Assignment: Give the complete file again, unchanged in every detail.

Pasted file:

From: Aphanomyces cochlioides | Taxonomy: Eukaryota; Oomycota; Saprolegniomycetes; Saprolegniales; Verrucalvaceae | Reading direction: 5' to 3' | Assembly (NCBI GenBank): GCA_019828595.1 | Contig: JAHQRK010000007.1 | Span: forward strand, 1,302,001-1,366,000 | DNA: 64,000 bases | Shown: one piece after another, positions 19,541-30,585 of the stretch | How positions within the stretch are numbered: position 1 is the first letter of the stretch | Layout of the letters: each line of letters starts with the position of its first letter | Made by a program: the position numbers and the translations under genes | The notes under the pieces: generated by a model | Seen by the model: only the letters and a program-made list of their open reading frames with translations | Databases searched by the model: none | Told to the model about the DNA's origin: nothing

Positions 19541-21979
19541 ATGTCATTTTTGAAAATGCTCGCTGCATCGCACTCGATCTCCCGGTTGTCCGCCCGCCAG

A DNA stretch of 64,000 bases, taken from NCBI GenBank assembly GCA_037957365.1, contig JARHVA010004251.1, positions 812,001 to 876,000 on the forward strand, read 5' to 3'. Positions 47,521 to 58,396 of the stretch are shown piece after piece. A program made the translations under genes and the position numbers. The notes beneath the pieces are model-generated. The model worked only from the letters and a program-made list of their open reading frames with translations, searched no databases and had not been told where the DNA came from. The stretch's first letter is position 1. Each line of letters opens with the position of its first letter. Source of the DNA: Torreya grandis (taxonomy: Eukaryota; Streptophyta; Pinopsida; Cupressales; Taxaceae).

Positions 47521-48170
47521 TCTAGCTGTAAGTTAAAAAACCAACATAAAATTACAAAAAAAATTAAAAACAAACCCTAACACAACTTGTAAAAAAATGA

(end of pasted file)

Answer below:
From: Aphanomyces cochlioides | Taxonomy: Eukaryota; Oomycota; Saprolegniomycetes; Saprolegniales; Verrucalvaceae | Reading direction: 5' to 3' | Assembly (NCBI GenBank): GCA_019828595.1 | Contig: JAHQRK010000007.1 | Span: forward strand, 1,302,001-1,366,000 | DNA: 64,000 bases | Shown: one piece after another, positions 19,541-30,585 of the stretch | How positions within the stretch are numbered: position 1 is the first letter of the stretch | Layout of the letters: each line of letters starts with the position of its first letter | Made by a program: the position numbers and the translations under genes | The notes under the pieces: generated by a model | Seen by the model: only the letters and a program-made list of their open reading frames with translations | Databases searched by the model: none | Told to the model about the DNA's origin: nothing

Positions 19541-21979
19541 ATGTCATTTTTGAAAATGCTCGCTGCATCGCACTCGATCTCCCGGTTGTCCGCCCGCCAG

A DNA stretch of 64,000 bases, taken from NCBI GenBank assembly GCA_037957365.1, contig JARHVA010004251.1, positions 812,001 to 876,000 on the forward strand, read 5' to 3'. Positions 47,521 to 58,396 of the stretch are shown piece after piece. A program made the translations under genes and the position numbers. The notes beneath the pieces are model-generated. The model worked only from the letters and a program-made list of their open reading frames with translations, searched no databases and had not been told where the DNA came from. The stretch's first letter is position 1. Each line of letters opens with the position of its first letter. Source of the DNA: Torreya grandis (taxonomy: Eukaryota; Streptophyta; Pinopsida; Cupressales; Taxaceae).

Positions 47521-48170
47521 TCTAGCTGTAAGTTAAAAAACCAACATAAAATTACAAAAAAAATTAAAAACAAACCCTAACACAACTTGTAAAAAAATGA